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Managing Brand Complexity: Staying Ahead of the Curve

Managing Brand Complexity: Staying Ahead of the CurveLarge companies—like GE, Google, Samsung and others—know this law of branding firsthand: As you grow in size, you will grow in complexity. Acquisitions, organic growth, market segmentation and product and service extensions all add complexity to brand portfolios. How should large successful brands such as these manage brand complexity?

Growing companies realize they need to support the strength and cohesiveness of their corporate identities, while also accommodating the needs of their individual brands and sub-brands. We call this “brand balance.” This balance gets harder to control as you grow; there is a very real complexity curve that gets steeper with a company’s size. To remain successful as you grow, it is important to learn how to stay ahead of this complexity curve.

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Brand Diversification: When Is it a Good Idea?

Brand Diversification: When Is it a Good Idea?In April I posted a SlideShare presentation (below) about tech startups and key brand considerations as they grow. In it I described Facebook’s decision to retain the WhatsApp and Instagram brands as part of a brand diversification strategy. Retaining acquired brands (rather than renaming and assimilating them into the parent brand) can be useful if they appeal to audiences, or deliver services that are not aligned with your core brand. While Facebook has 1.2 billion users, both Instagram and WhatsApp have hundreds of millions of loyal users. Since many of these users prefer these acquired apps over Facebook, it may make sense to keep those brands separate.

I also remarked that Facebook could continue to grow by following this type of diversification strategy, although it risks cannibalizing some of the popularity of its flagship brand. Now Facebook has publicly committed to this diversification strategy, which has been dubbed by some as “unbundling.”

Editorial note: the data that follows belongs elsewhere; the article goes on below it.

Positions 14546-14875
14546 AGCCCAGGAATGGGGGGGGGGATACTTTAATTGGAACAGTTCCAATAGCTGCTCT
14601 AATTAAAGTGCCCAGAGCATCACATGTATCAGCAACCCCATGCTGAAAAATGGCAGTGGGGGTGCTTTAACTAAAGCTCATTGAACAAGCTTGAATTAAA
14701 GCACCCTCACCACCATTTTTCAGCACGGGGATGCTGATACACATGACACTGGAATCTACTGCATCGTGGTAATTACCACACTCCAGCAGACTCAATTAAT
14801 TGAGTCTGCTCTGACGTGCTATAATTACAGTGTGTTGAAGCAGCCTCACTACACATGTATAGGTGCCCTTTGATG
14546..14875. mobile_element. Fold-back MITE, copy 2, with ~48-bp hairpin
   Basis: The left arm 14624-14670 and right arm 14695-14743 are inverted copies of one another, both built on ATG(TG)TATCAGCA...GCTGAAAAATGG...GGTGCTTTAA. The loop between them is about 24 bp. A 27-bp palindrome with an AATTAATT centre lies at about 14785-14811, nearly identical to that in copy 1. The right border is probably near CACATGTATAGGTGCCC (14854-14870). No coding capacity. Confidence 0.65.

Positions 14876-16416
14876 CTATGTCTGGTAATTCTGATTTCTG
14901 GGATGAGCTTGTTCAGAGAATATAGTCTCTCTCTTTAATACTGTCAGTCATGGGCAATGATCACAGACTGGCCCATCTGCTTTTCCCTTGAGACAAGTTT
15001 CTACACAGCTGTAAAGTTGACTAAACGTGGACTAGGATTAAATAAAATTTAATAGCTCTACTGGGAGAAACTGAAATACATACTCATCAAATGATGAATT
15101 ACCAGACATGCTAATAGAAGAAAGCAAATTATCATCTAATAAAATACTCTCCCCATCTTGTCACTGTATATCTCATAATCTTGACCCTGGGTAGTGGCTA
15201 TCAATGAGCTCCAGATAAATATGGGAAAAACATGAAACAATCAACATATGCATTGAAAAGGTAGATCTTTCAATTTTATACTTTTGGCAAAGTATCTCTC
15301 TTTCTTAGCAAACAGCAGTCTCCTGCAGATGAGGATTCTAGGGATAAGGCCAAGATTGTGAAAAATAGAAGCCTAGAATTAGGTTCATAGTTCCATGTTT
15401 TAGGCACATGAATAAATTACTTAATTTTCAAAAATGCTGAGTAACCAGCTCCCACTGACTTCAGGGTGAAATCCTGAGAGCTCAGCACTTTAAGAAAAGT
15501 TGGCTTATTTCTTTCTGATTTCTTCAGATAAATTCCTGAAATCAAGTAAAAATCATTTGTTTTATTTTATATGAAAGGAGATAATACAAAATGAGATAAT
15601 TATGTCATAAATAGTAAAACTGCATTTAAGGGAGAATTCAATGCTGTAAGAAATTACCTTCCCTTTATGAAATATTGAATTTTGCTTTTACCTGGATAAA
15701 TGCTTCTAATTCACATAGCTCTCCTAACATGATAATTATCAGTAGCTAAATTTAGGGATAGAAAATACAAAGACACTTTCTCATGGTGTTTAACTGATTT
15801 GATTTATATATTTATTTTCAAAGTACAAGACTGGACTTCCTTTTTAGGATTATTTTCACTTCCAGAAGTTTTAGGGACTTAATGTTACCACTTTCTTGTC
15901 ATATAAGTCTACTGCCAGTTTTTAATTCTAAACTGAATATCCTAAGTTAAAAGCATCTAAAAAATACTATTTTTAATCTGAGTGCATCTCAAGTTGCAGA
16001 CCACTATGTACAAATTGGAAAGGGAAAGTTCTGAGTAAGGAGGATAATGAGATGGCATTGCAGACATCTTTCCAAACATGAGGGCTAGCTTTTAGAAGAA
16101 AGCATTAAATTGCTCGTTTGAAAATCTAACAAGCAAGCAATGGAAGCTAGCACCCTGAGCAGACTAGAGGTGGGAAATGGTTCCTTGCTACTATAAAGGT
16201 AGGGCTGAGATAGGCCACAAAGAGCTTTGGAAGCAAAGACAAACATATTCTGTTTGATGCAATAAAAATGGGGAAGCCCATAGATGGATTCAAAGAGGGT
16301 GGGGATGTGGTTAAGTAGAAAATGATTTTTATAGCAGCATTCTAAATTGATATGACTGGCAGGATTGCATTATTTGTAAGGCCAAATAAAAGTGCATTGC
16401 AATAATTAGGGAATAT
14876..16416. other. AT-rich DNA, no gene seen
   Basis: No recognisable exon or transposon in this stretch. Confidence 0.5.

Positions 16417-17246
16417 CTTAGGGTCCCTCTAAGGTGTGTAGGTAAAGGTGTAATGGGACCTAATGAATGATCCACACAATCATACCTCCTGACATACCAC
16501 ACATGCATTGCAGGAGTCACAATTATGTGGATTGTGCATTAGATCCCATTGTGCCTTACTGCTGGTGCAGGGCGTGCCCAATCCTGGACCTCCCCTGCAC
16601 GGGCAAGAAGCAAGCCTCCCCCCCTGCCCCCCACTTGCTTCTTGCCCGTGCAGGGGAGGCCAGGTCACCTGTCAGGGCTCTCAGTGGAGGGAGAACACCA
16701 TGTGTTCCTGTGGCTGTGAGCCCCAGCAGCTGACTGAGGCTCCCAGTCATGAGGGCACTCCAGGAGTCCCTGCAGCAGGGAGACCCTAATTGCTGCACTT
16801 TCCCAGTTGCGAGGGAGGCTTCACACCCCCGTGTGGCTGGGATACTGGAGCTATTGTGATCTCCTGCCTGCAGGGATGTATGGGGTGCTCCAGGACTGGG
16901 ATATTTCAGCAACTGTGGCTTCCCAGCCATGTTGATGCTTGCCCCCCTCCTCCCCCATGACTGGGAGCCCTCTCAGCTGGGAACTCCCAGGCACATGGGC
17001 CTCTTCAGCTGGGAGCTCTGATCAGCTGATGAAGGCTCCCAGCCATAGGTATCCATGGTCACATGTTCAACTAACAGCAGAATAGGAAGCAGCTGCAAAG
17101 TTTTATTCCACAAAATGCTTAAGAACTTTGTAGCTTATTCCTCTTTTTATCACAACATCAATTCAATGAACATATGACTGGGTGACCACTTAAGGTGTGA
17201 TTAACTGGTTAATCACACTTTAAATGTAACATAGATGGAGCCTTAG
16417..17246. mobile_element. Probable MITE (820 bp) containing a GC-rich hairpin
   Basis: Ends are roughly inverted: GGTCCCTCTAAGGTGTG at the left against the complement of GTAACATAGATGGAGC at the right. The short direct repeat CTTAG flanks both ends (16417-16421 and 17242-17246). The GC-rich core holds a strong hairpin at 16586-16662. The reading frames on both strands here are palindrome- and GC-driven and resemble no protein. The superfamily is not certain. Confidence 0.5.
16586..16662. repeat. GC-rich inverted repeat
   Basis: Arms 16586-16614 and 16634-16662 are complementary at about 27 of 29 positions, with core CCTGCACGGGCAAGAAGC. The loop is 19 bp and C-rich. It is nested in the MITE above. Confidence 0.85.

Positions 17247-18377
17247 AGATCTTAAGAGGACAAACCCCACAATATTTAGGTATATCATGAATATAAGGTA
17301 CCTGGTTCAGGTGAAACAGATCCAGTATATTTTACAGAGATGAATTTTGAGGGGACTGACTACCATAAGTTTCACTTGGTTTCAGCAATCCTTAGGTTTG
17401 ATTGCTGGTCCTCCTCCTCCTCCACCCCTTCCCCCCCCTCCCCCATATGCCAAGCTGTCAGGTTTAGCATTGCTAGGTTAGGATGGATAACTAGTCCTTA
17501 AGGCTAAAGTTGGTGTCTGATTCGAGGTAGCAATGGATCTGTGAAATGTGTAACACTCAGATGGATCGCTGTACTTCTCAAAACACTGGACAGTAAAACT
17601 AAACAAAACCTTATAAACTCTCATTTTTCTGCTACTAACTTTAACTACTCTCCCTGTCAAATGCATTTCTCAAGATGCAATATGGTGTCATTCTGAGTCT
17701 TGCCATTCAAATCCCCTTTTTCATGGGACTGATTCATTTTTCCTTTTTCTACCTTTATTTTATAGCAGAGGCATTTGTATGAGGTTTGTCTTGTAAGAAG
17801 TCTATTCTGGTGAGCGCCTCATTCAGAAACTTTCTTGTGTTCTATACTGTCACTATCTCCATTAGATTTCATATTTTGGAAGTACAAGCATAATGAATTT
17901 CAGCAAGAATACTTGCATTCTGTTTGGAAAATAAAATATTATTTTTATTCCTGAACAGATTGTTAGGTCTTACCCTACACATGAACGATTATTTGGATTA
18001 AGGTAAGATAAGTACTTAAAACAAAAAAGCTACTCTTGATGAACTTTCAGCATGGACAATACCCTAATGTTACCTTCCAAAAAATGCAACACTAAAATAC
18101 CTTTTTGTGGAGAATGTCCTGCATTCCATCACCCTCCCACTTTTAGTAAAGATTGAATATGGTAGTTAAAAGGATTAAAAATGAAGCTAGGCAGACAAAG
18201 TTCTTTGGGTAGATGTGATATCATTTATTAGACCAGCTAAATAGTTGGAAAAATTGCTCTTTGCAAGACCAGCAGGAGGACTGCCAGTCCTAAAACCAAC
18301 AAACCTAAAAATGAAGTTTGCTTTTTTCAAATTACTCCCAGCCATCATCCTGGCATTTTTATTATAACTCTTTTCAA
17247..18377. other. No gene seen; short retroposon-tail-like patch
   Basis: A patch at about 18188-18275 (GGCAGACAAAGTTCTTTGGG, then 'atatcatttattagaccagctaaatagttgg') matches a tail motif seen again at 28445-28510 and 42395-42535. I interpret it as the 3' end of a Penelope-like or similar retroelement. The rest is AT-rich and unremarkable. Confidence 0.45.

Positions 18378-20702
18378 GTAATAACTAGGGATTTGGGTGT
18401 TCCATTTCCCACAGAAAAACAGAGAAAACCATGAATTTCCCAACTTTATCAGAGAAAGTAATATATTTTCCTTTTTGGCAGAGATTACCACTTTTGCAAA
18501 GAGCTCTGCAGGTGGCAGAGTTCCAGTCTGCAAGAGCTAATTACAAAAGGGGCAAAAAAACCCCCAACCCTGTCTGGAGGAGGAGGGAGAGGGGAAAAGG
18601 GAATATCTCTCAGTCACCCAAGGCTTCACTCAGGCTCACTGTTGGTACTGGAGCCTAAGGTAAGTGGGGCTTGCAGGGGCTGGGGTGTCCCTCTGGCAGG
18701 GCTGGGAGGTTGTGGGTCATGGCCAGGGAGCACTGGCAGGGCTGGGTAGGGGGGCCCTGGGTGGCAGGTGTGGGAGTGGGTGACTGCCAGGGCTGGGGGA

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Lessons on Being (and Staying) No. 1

Lessons on Being (and Staying) Number OneAt Marshall Strategy we’re fortunate to work with many clients who are ranked No. 1 in their fields. These range from Caltech (No. 1 on the Times Higher Education World University Rankings  for the last three years) to Google (No. 1 in search) to the Rehabilitation Institute of Chicago (the No. 1 rehabilitation hospital in the U.S. for 23 straight years).

Many of these companies enjoy status as household names. What unites them, and what lessons can others learn from them?

Congrats on Being No. 1: Now, How Do You Stay There?
In some respects, you might expect our client roster to be made up of companies that are struggling. After all, aren’t they the ones who need the most help?

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High-Risk Naming: Can Google Trademark “Glass”?

High-Risk Naming: Can Google Trademark “Glass”?Google, which we’ve held up as an example of both good and bad when it comes to branding, recently applied for a trademark for the word “Glass.” Not Google Glass, just Glass. Not surprisingly, the U.S. Patent and Trademark Office is not going to give in so quickly. Everyday terms, such as glass, are usually not ownable by any one company, especially when they are descriptive of the product or service itself.

Trademarking Generic Terms
Generic terms are typically difficult to trademark, and for good reason. They are undifferentiating and cause confusion in the marketplace. The reason Apple was able to trademark an everyday word was that a word for a fruit does not in any way describe computing hardware. Glass, however, describes the appearance, apparent composition and function of the Google product. (Although, as this Mashable article attests, the product is not actually made of glass)

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